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Dog Food Economics and Marketing – 2017

Dog Food Economics and Marketing – 2017

Dog Food Economics and Marketing

By: Dr. Eddy Collins, DVM
Why are there so many different brands of dog foods on the market? The answer is simple, economics. This is an extremely profitable business. This is also the same answer to the majority of questions asked about the foods themselves. Why is it that so many commercial dog foods have such a high carbohydrate content, when dogs are primarily carnivores? It is simply because meat is more expensive than the foods that are being used. Regularly feeding high carbohydrate foods to dogs is similar to people eating junk or fast food at every meal. We all know where that leads.
Dog Food Economics
Dog foods have huge profit margins and there are currently almost 200 different brands on the market. However, 80% of that market is controlled by only 5, very well-known companies. Colgate-Palmolive makes Hill’s Science Diet, and Procter & Gamble are the makers of Iams and Eukanuba. Mars is the maker of Pedigree, Nutro, and Royal Canin, while Del Monte Foods produces Kibbles and Bits, Gravy Train, and Nature’s Recipe. Last, but not least, is Nestle who makes Beneful, Mighty Dog, and Alpo.
You’ll notice that these companies are very easily recognized names from the human food industry. That’s not a coincidence. Commercial dog foods began, and still thrive today, because they heavily use the by-products of human food production. These companies had a waste product and saw a way to turn their left overs into a huge profit. Today, over 6 million tons of dog food is sold in the U.S. every year.
You’ll also see that these huge corporations are technically competing against themselves. Why? Economics. They can produce, and market, many different products, with different labels, widely varying claims, and at a wide range of prices. Unfortunately, the food inside the packaging is remarkably similar. Many times the actual manufacturing process is carried out by entirely different companies from the ones that own and market the individual brands.
Dog Food Marketing
If you have a great product, but no one really knows about it, you probably won’t be very successful. On the other hand, you can have a very mediocre product, but market it well and be extremely successful.
Pet food is a more than $20 billion industry. $1 billion of that is annually spent on marketing.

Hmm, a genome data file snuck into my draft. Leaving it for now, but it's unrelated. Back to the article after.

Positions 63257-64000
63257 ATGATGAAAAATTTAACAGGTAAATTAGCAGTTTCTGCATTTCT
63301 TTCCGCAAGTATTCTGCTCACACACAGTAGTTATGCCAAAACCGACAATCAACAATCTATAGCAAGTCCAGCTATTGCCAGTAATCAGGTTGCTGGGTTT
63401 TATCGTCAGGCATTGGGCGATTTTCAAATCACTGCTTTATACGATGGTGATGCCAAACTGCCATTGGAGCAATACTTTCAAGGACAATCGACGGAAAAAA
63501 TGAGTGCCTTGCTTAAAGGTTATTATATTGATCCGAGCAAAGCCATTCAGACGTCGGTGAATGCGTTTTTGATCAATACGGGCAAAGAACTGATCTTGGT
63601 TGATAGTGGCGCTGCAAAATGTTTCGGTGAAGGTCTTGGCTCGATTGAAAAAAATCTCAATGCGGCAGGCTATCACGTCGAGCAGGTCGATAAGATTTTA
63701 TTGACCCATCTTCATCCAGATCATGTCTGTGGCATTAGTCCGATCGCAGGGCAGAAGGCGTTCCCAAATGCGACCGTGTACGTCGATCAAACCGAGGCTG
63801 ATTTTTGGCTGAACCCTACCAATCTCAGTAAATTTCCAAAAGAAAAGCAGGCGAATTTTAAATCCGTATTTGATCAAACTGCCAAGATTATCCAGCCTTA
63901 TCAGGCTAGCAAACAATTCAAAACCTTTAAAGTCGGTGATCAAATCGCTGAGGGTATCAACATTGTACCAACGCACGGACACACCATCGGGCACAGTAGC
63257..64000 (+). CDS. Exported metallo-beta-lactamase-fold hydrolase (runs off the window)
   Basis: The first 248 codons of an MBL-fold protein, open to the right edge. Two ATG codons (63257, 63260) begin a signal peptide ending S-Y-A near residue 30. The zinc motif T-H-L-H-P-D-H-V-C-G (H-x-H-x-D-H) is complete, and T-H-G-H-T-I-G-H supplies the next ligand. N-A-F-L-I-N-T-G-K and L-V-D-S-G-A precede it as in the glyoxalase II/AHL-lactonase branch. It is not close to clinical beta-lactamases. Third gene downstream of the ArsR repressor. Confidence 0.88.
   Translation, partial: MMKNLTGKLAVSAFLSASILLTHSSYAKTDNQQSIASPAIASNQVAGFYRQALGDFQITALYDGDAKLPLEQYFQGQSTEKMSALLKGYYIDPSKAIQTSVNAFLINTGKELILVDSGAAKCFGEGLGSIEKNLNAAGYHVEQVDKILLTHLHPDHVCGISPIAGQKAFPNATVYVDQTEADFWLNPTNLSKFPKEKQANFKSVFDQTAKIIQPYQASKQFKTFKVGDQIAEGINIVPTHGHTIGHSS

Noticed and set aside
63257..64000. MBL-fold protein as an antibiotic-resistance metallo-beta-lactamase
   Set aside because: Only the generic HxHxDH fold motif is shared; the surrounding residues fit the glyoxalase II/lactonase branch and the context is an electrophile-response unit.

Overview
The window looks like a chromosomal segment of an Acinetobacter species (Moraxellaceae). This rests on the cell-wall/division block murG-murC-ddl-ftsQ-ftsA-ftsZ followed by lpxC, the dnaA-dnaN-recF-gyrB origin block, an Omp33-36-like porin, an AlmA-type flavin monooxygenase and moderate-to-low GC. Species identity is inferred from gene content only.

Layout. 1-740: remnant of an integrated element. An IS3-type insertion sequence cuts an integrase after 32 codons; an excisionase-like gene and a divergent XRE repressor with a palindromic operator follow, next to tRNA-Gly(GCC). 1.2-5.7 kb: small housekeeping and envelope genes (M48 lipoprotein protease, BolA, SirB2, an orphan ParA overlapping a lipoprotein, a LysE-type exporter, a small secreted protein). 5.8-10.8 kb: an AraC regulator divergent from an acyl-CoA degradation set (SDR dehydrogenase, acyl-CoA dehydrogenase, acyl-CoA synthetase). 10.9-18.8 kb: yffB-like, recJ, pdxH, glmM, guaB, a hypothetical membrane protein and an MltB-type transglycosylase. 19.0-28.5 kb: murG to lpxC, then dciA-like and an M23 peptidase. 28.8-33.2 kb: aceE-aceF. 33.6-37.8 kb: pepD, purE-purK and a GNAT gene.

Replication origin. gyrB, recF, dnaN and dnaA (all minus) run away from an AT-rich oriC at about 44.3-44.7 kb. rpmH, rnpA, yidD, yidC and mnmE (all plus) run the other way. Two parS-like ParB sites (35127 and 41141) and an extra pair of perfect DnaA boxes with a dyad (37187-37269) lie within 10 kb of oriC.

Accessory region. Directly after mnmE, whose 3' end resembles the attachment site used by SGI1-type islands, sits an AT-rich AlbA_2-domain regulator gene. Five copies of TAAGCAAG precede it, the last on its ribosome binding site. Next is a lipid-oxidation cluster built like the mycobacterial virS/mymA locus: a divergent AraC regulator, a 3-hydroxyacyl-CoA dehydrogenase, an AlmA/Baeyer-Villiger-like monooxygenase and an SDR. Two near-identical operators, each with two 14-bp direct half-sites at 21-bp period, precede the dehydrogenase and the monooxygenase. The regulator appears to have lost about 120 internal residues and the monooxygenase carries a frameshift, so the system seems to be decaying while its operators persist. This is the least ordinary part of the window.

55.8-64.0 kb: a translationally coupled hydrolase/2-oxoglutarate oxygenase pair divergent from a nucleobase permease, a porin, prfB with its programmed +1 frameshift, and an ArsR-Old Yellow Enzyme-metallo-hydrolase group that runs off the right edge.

One reason that pet food manufacturers spend so much on marketing is that most people are not interested in taking the considerable amount of time that it takes to fully understand what their dog should be eating and what’s actually in their dog’s food. Instead many people base their choice of food on what’s easiest and what is most appealing to them.
The marketing concepts used to market dog foods are so successful that the same ideas are applied in many different industries other than dog food. When a product is marketed to, and bought by, someone other than the consumer, there is actually a term used to describe the techniques used. That term is “Dog Food Marketing”.
So naturally, all of the marketing strategies target the dog owner. The reason this is important is because when evaluating a food, every decision that you are considering should be made from the viewpoint of your dog. This is even more important considering the fact that commercial diets are designed to be fed every day, which means that whatever is in the food, is going into your dog on a very regular, unvarying basis.
Marketing Strategies and Gimmicks
Compare the images on the outside packaging of dog foods, to the actual contents or the list of ingredients, and you’ll see they are rarely representative.
Like many other types of products on the market, dog food is sold with gimmicks and marketing language that helps to make it a hugely profitable business. All of the language that is used, is targeting the purchaser, not the consumer.
Any dog food can be labeled as “Premium”, “Super Premium”, “Ultra Premium”, “Gourmet”, or “Holistic”. They don’t have to contain any different or higher quality ingredients than any other food, and they don’t have to meet any higher nutritional or manufacturing standards. Companies will also use terms like “Nature” or “Natural” in the actual name of a food, without any type of qualification. These are just a few examples of how misleading dog food marketing can be.
As we’ve seen from the history of pet food contamination, recent pet food recalls, and from the results of recent studies in early 2015, choosing a premium brand and paying premium prices doesn’t ensure that it’s a safe or good nutritional choice for your dog.
A very athletic, extremely active dog, or a working dog will require more quality calories in a typical day than a couch potato. However, foods that claim to be specifically for athletic dogs or for a certain breed are all purely marketing. There are only two nutritional standards for dog foods, one for adults and one for dogs that are growing, pregnant, or lactating. Any other claims are simply marketing.
Dog foods that claim to contain “human grade” ingredients don’t actually have to contain them. They only have to be produced in a plant that is approved to process human food. This is very convenient in the case of some of these major corporations, as this usually occurs at night after human food production has ended.
True dog food marketing is not geared toward animals. The reality is that dogs don’t care what color or shape their food is, they can’t evaluate it for its healthiness, and they definitely can’t go out and purchase it. They don’t really get to decide what they eat or don’t eat. They have you for that.

By: Dr. Eddy Collins, DVM

 

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